We deny that death and disease—effects of the Fall—can ultimately be eradicated apart from Jesus Christ. Utilitarian applications regarding healthcare distribution should not override the dignity of human life. Fur- 3 thermore, we reject the materialist and consequentialist worldview that understands medical applications of AI as a means of improving, changing, or completing human beings.

Matthew 5:45; John 11:25-26; 1 Corinthians 15:55-57; Galatians 6:2; Philippians 2:4

Article 3: Relationship of AI & Humanity

We affirm the use of AI to inform and aid human reasoning and moral decision-making because it is a tool that excels at processing data and making determinations, which often mimics or exceeds human ability. While AI excels in data-based computation, technology is incapable of possessing the capacity for moral agency or responsibility.

We deny that humans can or should cede our moral accountability or responsibilities to any form of AI that will ever be created. Only humanity will be judged by God on the basis of our actions and that of the tools we create. While technology can be created with a moral use in view, it is not a moral agent. Humans alone bear the responsibility for moral decision making.

Romans 2:6-8; Galatians 5:19-21; 2 Peter 1:5-8; 1 John 2:1

Article 2: AI as Technology

We affirm that the development of AI is a demonstration of the unique creative abilities of human beings. When AI is employed in accordance with God’s moral will, it is an example of man’s obedience to the divine command to steward creation and to honor Him. We believe in innovation for the glory of God, the sake of human flourishing, and the love of neighbor. While we acknowledge the reality of the Fall and its consequences on human nature and human innovation, technology can be used in society to uphold human dignity. As a part of our God-given creative nature, human beings should develop and harness technology in ways that lead to greater flourishing and the alleviation of human suffering.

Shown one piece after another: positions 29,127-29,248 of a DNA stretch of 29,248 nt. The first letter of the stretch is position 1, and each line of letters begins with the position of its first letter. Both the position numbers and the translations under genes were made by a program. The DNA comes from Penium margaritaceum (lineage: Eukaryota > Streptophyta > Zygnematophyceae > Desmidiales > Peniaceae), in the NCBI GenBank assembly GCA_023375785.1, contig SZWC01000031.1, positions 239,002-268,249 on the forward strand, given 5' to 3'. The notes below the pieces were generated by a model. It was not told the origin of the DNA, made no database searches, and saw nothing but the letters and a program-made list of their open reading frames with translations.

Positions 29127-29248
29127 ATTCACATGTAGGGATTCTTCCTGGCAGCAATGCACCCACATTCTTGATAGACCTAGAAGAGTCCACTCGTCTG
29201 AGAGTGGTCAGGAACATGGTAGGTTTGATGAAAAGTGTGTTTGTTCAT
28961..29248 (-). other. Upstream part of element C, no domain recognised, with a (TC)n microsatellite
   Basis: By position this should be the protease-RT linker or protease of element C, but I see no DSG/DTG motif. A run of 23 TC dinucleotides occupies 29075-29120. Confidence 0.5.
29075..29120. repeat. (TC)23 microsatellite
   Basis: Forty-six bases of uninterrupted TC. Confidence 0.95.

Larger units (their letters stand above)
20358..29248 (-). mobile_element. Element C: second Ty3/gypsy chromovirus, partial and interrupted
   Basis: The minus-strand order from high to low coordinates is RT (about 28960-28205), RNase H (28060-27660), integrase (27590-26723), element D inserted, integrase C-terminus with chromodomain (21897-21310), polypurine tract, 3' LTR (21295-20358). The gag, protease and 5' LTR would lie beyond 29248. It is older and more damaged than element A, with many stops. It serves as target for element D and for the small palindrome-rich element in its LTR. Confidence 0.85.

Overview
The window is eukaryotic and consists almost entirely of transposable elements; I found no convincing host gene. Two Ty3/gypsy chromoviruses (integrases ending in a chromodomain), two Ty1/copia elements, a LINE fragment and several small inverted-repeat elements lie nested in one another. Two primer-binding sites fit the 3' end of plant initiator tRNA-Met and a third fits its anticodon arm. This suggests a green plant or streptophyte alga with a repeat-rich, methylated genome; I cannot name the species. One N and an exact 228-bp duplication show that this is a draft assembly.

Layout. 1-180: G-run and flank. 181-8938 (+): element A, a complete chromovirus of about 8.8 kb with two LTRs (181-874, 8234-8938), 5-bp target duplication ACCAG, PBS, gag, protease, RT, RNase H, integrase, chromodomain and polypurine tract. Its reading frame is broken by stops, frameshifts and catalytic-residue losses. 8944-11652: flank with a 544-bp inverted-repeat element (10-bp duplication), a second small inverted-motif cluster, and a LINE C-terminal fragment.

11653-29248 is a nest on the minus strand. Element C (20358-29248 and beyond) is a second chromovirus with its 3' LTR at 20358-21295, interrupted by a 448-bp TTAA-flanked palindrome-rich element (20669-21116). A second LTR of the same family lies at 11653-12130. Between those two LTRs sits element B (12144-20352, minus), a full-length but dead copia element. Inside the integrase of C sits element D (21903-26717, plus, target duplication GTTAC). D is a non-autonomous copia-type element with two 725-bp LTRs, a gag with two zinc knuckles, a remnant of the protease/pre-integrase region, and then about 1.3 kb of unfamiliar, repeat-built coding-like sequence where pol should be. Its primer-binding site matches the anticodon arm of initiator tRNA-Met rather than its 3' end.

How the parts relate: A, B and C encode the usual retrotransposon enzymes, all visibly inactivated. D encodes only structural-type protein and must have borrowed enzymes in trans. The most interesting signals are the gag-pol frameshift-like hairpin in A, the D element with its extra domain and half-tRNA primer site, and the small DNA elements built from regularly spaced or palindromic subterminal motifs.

We deny that the use of AI is morally neutral. It is not worthy of man’s hope, worship, or love. Since the Lord Jesus alone can atone for sin and reconcile humanity to its Creator, technology such as AI cannot fulfill humanity’s ultimate needs. We further deny the goodness and benefit of any application of AI that devalues or degrades the dignity and worth of another human being. 

Genesis 2:25; Exodus 20:3; 31:1-11; Proverbs 16:4; Matthew 22:37-40; Romans 3:23

Article 1: Image of God

We affirm that God created each human being in His image with intrinsic and equal worth, dignity, and moral agency, distinct from all creation, and that humanity’s creativity is intended to reflect God’s creative pattern.

We deny that any part of creation, including any form of technology, should ever be used to usurp or subvert the dominion and stewardship which has been entrusted solely to humanity by God; nor should technology be assigned a level of human identity, worth, dignity, or moral agency.

Genesis 1:26-28; 5:1-2; Isaiah 43:6-7; Jeremiah 1:5; John 13:34; Colossians 1:16; 3:10; Ephesians 4:24